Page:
PHOTO: Some of the ruins at Volubilis, Morocco. (photo via Flickr/James Byrum)
Travelers who take excursions to Morocco often do so to visit the popular cities of Marrakesh and Casablanca.
However, not to be missed is a city that is located two hours away from Rabat, the capital of Morocco. Here lies the ancient city of Volubilis, where the ruins of the once Roman rule now stand.
Volubilis is located at the foot of the Atlas mountains, in the Meknes-Tafilalet region of Morocco. It was founded in the 3rd century B.C., and became an important base of the Roman Empire. In 1997, Volubilis had the distinct honor of being named a UNESCO World Heritage Site.
On your trip to Morocco, let ShoreTrips take you on a trip back in time and see what UNESCO calls ‘one of the richest sites of this period in North Africa, not only for its ruins but also for the great wealth of its epigraphic evidence.”
This wealth was generated from the local olive and wheat field production as well as the export of wild animals to the Coliseum of Rome. As a result, you have the chance to see are many residences of the rich that are still standing and open for visitors. Here you can get a feel for what the lavish area looked like, as well as learn about its history through the multiple mosaics in various buildings.
For example, check out the House of Venus, once home to King Juba II, and the House of Orpheus, which has an exquisite mosaic of Orpheus playing the lute for animals.
It is said that several of Heracles’ (also known as Hercules) feats happened in Volubilis. He had killed his own children and, to expiate the crime, Eurystheus required him to carry out 10 labors. When he was done, Eurystheus added two more, which became the Twelve Labors of Heracles.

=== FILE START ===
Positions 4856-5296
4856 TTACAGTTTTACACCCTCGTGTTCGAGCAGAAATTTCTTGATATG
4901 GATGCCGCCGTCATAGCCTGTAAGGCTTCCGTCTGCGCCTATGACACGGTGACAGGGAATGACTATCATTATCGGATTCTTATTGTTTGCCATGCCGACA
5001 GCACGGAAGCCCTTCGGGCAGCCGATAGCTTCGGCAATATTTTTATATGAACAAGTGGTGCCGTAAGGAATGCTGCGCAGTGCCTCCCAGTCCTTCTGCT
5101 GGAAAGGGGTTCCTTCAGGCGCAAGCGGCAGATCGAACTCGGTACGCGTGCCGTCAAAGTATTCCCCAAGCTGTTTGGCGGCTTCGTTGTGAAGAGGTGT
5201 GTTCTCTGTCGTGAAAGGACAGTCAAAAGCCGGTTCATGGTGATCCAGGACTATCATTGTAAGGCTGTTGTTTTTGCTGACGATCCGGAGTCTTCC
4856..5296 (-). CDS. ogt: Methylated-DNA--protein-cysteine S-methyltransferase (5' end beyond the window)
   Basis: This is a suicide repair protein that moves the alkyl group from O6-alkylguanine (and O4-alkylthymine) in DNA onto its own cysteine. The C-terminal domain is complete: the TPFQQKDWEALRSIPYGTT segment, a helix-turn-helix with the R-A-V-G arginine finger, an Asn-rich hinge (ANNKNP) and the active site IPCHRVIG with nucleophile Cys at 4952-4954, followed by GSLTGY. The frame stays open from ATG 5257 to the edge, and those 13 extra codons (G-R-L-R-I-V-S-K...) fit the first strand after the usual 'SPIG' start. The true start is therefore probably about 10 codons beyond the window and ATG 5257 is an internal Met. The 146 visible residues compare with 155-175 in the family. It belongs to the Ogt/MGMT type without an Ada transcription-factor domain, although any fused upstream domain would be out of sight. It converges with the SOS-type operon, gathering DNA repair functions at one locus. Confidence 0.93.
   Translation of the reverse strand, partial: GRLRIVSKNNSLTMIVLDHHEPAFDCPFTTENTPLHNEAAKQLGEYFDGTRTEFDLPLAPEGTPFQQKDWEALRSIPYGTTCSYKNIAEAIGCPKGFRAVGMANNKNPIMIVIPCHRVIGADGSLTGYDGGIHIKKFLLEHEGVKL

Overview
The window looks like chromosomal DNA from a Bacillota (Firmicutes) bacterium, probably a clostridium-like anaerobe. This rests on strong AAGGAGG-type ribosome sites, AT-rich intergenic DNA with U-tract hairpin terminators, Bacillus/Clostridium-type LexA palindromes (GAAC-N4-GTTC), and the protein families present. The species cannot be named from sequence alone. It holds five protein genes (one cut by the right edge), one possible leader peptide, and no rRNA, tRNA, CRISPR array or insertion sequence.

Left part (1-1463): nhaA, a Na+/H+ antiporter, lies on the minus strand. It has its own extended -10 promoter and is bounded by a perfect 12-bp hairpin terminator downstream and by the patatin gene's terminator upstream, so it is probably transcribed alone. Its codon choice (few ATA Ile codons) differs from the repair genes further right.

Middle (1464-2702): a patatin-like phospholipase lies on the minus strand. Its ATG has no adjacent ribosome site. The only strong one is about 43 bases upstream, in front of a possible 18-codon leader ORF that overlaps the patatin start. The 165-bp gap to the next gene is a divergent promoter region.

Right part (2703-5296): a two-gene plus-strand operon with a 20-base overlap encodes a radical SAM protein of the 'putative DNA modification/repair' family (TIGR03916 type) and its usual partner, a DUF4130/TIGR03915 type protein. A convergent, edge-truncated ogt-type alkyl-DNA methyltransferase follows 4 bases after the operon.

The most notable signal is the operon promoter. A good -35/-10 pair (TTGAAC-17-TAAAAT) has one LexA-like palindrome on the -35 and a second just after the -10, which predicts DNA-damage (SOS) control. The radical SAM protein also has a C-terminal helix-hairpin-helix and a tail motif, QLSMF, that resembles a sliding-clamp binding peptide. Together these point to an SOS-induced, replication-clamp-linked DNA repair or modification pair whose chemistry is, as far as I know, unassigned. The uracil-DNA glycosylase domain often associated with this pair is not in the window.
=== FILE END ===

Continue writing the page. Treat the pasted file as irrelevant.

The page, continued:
Other sites to see include Volubilis' House of the Acrobat, which has a mosaic of an athlete winning a race. There are also mosaics that illustrate the Greek and Roman gods of wine, Dionysius and Bacchus, throughout the ruins.
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Nearby is the holy city of Moulay Idriss Zerhoun, named after the man who brought Islam to the Moroccan people. This beautiful city that the faithful tourists pilgrimage to is worth a visit, especially to see the buildings built on the side of the mountain.
For a divine blessing, visit one of the most popular attractions in the area, the Mausoleum of Moulay Ismail in Meknès, a highly regarded architectural site as well. The Mausoleum is named after the ruler who made Meknès his capital city in the 17th century. It is said that a visit to his final resting place is to bring a divine blessing. The Mausoleum also has three brightly decorated courts, a mosque, and the tombs of the sultan and his family.
Start your unforgettable visit to the ruins of Volubilis, Morocco through the entrance of the recently built visitor center.